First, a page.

Will right-to-try improve patient access to investigational drugs?
The Trickett Wendler, Frank Mongiello, and Jordan McLinn Right to Try Act of 2017 unanimously passed the Senate on August 3, 2017. The law “authorizes the use of unapproved medical products by
patients diagnosed with a terminal illness in accordance with State law, and for other purposes.” However, opinions are mixed on whether the law will further patient access to drugs under development, even after it passes the House and is approved by the president.
The legislative template for the right-to-try, which is currently approved in 37 states, was developed by the Goldwater Institute, a think tank based out of Arizona. According to the institute’s website, right-to-try measures “would allow terminal patients access to investigational drugs that have completed basic safety testing, thereby dramatically reducing paperwork, wait times and bureaucracy, and, most importantly, potentially saving lives.”
However, if bypassing bureaucracy and wait times within the FDA is the underlying objective, the regulatory body already has an Expanded Access program in place, and, according to a report by the Regulatory Affairs Professional Society, the FDA’s Center for Drug Evaluation and Research approved 99.4% of the 1554 expanded access requests it received.
The stumbling block to patient access to these investigational treatments, according to a Peter Lurie, MD, MPH, associate commissioner for public health strategy and analysis, Office of Policy, Planning, Legislation, and Analysis, FDA, is the high rate at which pharmaceutical companies turn down physician applications for these drugs.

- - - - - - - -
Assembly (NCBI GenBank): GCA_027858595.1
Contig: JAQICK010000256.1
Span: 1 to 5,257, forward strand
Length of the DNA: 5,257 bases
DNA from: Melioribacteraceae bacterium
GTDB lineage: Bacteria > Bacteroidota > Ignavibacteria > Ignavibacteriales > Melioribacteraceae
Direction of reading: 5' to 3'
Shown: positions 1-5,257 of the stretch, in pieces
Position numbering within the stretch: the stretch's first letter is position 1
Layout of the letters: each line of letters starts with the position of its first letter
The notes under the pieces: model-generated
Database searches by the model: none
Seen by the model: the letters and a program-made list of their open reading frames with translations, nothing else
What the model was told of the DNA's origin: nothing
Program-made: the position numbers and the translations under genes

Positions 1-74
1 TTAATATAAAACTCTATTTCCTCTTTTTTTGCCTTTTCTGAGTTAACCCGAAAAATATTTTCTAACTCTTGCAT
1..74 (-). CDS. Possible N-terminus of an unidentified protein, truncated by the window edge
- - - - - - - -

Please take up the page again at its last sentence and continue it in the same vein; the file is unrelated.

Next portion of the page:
In her opinion piece, Lisa Kearns, senior research associate at the NYU School of Medicine’s Division of Medical Ethics wrote that it’s a myth that the right to try legislation will help patients get experimental drugs faster. Instead, she feels that FDA involvement, via the expanded access program, “can help patients determine their best options, and [the FDA’s] review and ability to require changes to treatment plans help physicians design plans most likely to help, and not hurt, patients.”
Physician organizations, such as the American Society of Clinical Oncology (ASCO), have also voiced their concerns on this issue. In a position statement released earlier this year, ASCO’s chief medical officer Richard L. Schilsky, MD, FACP, FASCO, said, “We don't support right to try legislation, however, because these laws ignore key patient protections without actually improving patient access to investigational drugs outside of clinical trials.”
In her article, Kearns proposes several solutions to overcoming this problem from the drug developer’s perspective, specifically addressing their concerns with adverse events affecting product approval, financial challenges that smaller developers might face, and the need to encourage transparency between the regulatory body and drug developers.